From black market to budding industry: The legalization of cannabis spells economic opportunity

Innovative businesses, technologies, and jobs are only part of how the legalization of cannabis has affected the economy.

2012 was a big year in America politics. Obama was reelected for his second term and while that’s an important milestone in the history of America, during those same US elections, Colorado and Washington State also became the first jurisdictions to legalize their recreational cannabis industries—lighting the spark for what has become a massive industry. 

In the last seven years, we have seen two nations, 11 U.S. states, and Washington D.C. embrace legal adult-use cannabis—as well as various countries opening the door to the medicinal sector, like Colombia and Germany. A space that was once exclusively the domain of the black market has graduated into what is expected to be worth US$66.3 billion by 2025.   

It’s easy to forget just how different the cannabis landscape looked less than a decade ago. The emergence of cannabis as a legal industry has allowed it to develop and innovate like any other growing sector. In just a few short years, cannabis companies have sprung up to become industry giants. Innovative companies have developed whole new cannabis product categories and reinvented how we grow and sell cannabis. To truly appreciate the development that is underway, it helps to look back at how things have changed under legal cannabis regulation.

Refining the buying experience

The cannabis buying experience has changed significantly under a legal system. Previously, buying cannabis in a grey or black market was completely illegal and would put both the buyer and the seller at risk from federal punishment. Fast forward to today and adults are now free to walk into a retail cannabis store and pick up a few grams of bud without any issues or legal issues.

Within the legal system, retailers have the opportunity to better establish their brands, making tangible relationships with their local communities and a broader base of consumers. Ultimately, this spells potential for growth for the businesses and other economic opportunities in the form of new jobs, local investments, and strategic B2B partnerships. Added to that, the retail stores of today have the opportunity to invest in their design and overall customer experience, making them just as appealing as any other high-end store.

A regulated industry

The main feature that separates the legal cannabis industry from the black market is the regulatory standard to which cannabis companies are held. Before legalization, it was difficult to know exactly what you were consuming due to an omittance of lab tested results. Nowadays, legal cannabis producers and manufacturers are now strictly required to test for moulds, insects, and other contaminants in a laboratory setting. The use of unsafe pesticides is also heavily restricted. The end result is a product that the consumer knows is clean and safe—and more consumer trust means more business.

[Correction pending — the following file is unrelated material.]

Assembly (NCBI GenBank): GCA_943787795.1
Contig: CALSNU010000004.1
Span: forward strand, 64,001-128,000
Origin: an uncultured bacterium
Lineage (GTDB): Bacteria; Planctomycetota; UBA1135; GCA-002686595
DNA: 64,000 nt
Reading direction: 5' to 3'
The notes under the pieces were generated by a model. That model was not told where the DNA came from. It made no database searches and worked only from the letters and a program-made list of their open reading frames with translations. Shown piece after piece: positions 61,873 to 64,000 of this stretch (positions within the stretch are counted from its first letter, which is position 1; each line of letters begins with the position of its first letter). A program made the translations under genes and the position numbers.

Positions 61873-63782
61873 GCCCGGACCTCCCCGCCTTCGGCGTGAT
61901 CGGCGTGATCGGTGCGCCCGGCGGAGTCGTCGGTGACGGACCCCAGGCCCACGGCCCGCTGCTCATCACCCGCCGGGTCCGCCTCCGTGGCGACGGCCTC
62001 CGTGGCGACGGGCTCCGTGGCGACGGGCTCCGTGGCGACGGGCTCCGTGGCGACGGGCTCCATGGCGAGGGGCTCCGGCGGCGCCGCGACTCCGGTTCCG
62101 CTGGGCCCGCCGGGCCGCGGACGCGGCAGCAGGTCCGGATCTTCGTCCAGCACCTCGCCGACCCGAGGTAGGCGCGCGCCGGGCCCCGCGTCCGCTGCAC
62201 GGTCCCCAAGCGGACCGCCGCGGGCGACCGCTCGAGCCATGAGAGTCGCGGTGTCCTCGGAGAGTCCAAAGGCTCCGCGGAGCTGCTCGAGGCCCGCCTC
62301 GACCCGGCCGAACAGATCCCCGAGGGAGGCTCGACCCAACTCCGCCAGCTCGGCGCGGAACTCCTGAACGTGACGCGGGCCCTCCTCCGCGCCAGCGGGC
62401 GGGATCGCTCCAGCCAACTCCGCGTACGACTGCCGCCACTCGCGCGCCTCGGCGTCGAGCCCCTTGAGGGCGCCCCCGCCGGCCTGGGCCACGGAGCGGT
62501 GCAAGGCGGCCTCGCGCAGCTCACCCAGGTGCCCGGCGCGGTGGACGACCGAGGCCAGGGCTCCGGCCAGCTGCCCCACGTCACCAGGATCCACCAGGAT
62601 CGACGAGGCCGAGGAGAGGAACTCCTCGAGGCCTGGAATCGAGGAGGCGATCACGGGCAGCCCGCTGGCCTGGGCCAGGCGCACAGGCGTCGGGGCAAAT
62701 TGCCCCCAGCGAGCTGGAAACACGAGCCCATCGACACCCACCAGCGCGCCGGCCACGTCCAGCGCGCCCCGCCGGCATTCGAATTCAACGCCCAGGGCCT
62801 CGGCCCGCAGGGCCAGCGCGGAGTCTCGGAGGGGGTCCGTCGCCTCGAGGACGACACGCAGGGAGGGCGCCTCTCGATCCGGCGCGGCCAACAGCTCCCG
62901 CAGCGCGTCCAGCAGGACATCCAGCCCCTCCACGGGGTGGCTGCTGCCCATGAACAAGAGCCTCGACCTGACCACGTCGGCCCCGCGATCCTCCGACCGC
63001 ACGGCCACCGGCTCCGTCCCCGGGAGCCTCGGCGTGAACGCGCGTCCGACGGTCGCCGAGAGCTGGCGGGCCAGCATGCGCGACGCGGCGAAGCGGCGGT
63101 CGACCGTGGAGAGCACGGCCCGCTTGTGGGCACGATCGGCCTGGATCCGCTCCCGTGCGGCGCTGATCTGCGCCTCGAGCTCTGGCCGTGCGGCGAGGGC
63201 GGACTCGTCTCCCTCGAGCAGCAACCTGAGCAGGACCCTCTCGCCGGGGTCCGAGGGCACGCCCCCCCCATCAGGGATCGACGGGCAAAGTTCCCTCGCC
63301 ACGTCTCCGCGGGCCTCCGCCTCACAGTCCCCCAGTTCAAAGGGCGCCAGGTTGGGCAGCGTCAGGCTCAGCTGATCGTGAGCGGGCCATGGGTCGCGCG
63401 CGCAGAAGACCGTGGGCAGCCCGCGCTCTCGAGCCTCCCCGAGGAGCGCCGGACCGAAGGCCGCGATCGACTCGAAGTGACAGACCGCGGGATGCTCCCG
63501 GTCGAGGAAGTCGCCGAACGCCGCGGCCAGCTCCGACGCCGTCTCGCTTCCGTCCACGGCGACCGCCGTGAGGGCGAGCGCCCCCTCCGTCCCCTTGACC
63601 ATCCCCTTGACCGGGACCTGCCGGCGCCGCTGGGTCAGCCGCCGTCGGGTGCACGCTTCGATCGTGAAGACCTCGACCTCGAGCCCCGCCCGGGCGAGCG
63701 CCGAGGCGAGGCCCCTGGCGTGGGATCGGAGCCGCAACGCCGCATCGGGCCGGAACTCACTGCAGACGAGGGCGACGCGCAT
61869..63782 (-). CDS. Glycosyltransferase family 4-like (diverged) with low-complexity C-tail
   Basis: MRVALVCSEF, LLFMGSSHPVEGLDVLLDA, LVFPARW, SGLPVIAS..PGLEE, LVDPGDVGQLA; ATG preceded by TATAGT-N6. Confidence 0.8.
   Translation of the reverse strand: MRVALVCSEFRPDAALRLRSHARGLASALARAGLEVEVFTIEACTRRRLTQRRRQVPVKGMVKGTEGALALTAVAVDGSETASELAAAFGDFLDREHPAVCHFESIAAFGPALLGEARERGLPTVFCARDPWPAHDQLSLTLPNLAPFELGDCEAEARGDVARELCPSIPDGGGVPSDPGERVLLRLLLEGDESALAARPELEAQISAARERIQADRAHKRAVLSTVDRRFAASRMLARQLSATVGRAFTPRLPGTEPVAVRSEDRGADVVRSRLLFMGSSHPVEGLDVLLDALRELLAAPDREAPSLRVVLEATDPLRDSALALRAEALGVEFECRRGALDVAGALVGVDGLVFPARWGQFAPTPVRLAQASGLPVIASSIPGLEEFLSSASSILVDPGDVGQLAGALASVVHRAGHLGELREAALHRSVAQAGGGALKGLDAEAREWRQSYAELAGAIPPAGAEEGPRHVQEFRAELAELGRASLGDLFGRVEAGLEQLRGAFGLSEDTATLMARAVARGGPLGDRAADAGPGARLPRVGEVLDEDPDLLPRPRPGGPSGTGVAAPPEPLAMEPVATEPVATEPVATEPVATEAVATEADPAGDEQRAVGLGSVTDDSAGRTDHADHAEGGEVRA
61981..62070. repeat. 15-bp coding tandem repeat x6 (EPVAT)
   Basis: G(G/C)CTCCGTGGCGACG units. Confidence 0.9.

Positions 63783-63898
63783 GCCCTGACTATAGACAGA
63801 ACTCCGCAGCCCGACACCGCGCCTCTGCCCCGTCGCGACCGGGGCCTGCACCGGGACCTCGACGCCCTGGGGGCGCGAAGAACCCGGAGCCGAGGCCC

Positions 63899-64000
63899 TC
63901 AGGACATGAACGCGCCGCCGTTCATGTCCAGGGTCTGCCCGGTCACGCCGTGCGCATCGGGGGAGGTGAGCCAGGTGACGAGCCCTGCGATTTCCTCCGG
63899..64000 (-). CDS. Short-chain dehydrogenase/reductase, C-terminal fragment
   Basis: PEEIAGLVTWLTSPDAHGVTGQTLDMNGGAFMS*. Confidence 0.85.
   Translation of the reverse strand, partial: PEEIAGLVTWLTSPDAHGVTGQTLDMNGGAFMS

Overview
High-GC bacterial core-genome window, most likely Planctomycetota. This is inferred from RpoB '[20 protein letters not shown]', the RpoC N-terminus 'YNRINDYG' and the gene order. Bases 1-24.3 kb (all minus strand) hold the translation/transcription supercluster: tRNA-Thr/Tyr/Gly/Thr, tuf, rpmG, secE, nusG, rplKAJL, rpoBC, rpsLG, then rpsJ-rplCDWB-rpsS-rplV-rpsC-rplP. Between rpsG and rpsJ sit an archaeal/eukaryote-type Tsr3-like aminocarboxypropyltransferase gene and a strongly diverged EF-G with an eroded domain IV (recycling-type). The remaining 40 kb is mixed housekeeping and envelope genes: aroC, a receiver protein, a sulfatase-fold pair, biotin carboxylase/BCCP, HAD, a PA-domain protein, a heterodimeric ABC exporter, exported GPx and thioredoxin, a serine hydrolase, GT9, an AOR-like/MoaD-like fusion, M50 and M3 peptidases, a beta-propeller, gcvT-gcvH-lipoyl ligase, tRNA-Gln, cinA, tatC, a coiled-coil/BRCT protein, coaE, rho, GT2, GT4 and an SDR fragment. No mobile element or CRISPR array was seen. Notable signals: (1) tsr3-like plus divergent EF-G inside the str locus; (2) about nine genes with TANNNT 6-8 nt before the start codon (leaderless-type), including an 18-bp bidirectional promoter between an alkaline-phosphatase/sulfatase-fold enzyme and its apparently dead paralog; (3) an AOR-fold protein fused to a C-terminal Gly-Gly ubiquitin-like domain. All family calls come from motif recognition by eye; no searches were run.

These new cannabis industry standards have also opened the door to businesses that are exclusively focused on testing cannabis products or on designing technology that can be used on-site by producers. This new testing sector also spells potential investment opportunities for investors that that may be curious about the market, but aren’t yet familiar enough to align themselves with overtly cannabis branding.

Spurring greater innovation

Legalization has created a wave of modernization in the cannabis industry. Companies can now look to highly skilled product developers and engineers to create cannabis products and processes that give them an edge over the competition. These concepts have included advanced LED grow lights and hydroponic systems that are less resource intensive and result in a lower cost final product. Legal market extractors have developed new solventless extraction methods that create purer concentrates without lingering chemicals that affect the taste and quality.

And still we’re nowhere near done. New and refined products, tools, and methods will be key to defining the cannabis landscape of the future—as well as its potential revenue streams.

Opening new economic opportunities

Under the black market, it was only a select few that reaped the proceeds from cannabis sales. Now, the cannabis industry is going into local economies and providing employment to thousands of workers. The state of Colorado alone has brought in more than US$1 billion in cannabis tax revenue to date—and that’s funding that’ll go right back into the state. New cannabis businesses are still emerging, and that means that there are plenty of opportunities for investors to benefit from the industry’s development. 

The cannabis industry still has a lot of growing left to do. 2020 is set to see more jurisdictions legalize use of the plant. As they do, there will be opportunities for more growth, global partnerships, and more revenue for all involved. The cannabis industry is rapidly evolving and it’s going to be an exciting ride discovering what it will look like in the years to come.  

Looking to be part of the cannabis industry’s development? Eden Empire is an emerging player in Vancouver’s cannabis retail landscape. 

Photos: HQuality / Shutterstock, Margo Amala / Unsplash